Freeze dried food is all the rage among preppers for many good reasons. It's hard to get the kind variety of prepared foods with any other method. Rather than offering just ingredients, we can have all kids of entrees and tasty meals.
Properly freeze dried foods can exceed 30 years of shelf life, they are light weight, and the foods retain more nutritional content than we see with other preservation techniques such as canning (often as low as 50% of original nutritional value) or dehydrating (usually around 80%). And, unfortunately, the nutrients at high risk are usually vitamins as opposed to proteins or starches. So freeze-drying is the method of choice when you want to preserve high vitamin content from fruits or vegetables.
This radical new method has been around since the 1940s and was originally developed as a way to get medicinal serums and medicines that required refrigeration to places which had no refrigeration. It was, in fact, yet another war-inspired technology until Clarence Birdseye started using it on food. Clarence's big contribution was "flash-freezing" foods really quickly so water couldn't freeze into large crystals, but rather into tiny crystals on an almost molecular scale that didn't physically destroy the food's nutrition and texture.
Slow freezing doesn't destroy things like vitamins by chemical change, but by physical change: molecules are splintered, literally fractured apart as water crystallizes and suddenly expands while freezing. This is mostly what alters the texture of frozen foods. With dairy products we also see separation as water freezes out and leaves milk lipids sort of redistributed. Freezing cheese works fine, but the unfrozen product will be crumbly, basically having been fractured up in freezing.
Some disagreement exists about nutritional quality loss with freeze-drying. I've read more than once that it's basically zero. I don't accept this with other studies showing around 20% loss. HOWEVER, it seems in many of these tests, the prep methods included heat, blanching, or other processes that could easily account for nutrient loss.
The ability to flash freeze foods is one reason this method has been out of the reach of home preparers, and it remains so. HOWEVER we are getting closer. Not only are some of the methods used to enhance more conventional home-prep methods now, but we're getting A LOT CLOSER to actual freeze-drying at home. The level of DIY projects happening these days puts this technology much closer to prepper practice.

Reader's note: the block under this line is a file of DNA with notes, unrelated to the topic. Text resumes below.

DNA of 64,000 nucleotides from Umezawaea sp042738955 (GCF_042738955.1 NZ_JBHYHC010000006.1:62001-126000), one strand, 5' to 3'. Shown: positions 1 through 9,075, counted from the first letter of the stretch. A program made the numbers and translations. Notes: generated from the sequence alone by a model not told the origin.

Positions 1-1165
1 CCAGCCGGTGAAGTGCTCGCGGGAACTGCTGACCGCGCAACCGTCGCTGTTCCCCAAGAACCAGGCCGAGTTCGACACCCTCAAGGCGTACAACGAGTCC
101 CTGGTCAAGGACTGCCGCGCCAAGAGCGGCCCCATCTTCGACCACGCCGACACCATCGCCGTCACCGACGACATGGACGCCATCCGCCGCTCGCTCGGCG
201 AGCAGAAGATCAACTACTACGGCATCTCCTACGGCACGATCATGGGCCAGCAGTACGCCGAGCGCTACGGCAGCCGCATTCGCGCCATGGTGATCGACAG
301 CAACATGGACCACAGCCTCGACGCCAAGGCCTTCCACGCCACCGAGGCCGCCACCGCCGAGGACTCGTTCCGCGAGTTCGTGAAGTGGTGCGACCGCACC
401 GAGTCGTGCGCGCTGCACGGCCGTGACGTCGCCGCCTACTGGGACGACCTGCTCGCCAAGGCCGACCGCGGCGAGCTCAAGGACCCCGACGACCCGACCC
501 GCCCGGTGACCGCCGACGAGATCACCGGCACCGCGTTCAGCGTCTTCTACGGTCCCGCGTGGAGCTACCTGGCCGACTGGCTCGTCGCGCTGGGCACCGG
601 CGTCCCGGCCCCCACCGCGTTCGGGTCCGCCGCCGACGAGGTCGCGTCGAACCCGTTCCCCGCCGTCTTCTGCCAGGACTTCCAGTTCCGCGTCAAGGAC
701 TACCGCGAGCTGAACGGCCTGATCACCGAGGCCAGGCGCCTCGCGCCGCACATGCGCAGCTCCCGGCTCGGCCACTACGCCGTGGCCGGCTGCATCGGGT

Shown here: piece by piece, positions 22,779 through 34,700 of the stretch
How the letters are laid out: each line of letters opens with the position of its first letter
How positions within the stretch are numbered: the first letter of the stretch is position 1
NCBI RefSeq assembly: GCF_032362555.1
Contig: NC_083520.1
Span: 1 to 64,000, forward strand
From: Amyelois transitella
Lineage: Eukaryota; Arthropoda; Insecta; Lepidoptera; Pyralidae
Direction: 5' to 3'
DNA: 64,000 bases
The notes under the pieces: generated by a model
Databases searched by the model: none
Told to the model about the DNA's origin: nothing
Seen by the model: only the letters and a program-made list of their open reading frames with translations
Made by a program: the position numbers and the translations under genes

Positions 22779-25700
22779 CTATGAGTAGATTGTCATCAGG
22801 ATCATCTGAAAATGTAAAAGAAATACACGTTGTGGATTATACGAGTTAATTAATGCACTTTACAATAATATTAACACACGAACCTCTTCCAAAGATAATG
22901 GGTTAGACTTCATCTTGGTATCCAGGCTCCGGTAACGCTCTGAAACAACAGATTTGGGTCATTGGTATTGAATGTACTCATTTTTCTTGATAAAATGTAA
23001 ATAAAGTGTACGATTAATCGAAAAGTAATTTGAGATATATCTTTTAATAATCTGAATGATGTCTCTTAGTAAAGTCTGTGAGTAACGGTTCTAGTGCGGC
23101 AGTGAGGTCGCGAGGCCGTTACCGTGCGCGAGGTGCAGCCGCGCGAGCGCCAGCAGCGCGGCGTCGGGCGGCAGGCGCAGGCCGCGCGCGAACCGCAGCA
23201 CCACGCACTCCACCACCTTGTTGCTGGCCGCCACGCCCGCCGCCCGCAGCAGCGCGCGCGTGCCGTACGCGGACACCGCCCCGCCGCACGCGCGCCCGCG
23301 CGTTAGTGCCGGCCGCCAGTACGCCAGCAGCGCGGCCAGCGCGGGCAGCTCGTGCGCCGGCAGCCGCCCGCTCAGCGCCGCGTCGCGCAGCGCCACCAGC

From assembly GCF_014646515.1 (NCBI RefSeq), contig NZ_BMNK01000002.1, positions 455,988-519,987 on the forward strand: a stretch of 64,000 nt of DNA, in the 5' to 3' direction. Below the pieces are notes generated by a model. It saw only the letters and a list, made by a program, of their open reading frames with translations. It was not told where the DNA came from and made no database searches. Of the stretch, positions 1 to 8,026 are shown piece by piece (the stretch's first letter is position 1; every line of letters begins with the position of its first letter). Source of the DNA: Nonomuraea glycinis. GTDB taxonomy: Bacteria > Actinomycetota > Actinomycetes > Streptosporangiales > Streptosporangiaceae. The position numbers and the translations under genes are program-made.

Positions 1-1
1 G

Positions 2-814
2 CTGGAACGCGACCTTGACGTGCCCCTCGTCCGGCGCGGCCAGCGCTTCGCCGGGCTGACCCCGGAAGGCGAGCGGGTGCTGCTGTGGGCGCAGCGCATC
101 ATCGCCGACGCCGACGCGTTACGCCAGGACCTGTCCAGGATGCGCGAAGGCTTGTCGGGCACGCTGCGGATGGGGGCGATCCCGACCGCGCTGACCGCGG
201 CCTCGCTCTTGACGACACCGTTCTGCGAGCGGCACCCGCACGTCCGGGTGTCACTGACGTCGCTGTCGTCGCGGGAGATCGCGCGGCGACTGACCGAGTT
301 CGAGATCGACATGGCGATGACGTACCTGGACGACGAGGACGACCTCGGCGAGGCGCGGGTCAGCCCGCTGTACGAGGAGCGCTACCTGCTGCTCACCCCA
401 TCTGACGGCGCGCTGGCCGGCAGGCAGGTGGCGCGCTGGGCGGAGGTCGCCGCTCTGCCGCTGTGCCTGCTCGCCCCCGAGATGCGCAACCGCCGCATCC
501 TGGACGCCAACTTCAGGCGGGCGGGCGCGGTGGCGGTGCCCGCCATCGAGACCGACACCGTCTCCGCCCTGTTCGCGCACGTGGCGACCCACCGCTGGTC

Let's look at what freeze-drying is without getting too technical. First off, it's a process. The food is prepared, frozen, it's dried once, it's dried again, and then packaged in a controlled environment.
The preparation phase isn't a whole lot different from prep for canning or dehydration. We might chop the foods up, grind them, and treat them with flavorings or stabilizers. It's a really important phase because the food is rendered uniform and this gives more consistent quality at the end of the process. This is yet another edge that commercial food packagers have over us as they achieve higher levels of product consistency in prep.
For the next step, understand that pretty much everything that happens from here happens in absolute sealed containers or environments.
The freezing phase is done; the faster the better - and liquid nitrogen is really, really cold stuff. If it's not that cold, it turns into a gas. We're talking around -60f (-50c to -80c) and this temperature is maintained constantly. Our household freezers don't get that cold and they lose temperature rapidly by being opened and having a bunch of room temperature food crammed in.
Next step is primary drying, and this is done with warmer temps. Depending on the food, this might be around 0-10f with the food under low pressure, so a pump is busy pumping air out of the drying chamber and atmospheric pressure is dropping. What happens now is that the frozen water actually starts vaporizing and getting sucked out by the pump and there are vapor traps through the system to dispose of water which condenses back out into liquid at normal atmosphere and temp. And this is another thing that makes this method so desirable. All the spaces where water used to be are getting replaced with air or nitrogen gas. With normal dehydration, those spaces are usually just getting filled up with food as it shrinks and condenses. With dehydration some foods are still fluffy. Dehydrated ice cream has to be the best example. Tastes like ice cream and has this aerated consistency. Fluffy is the only word I can think of to describe it.
This first drying phase of the process takes the food down to like 95% dehydration which pretty much blows away most of our conventional dehydration methods. Then there's secondary drying which again is in a partial vacuum, but the temps go higher to force out almost all remaining unfrozen water. This might be as high as 20f. At this point, it's hard to believe there is any water left, but sometimes it's chemically bound to the food and this breaks off even more.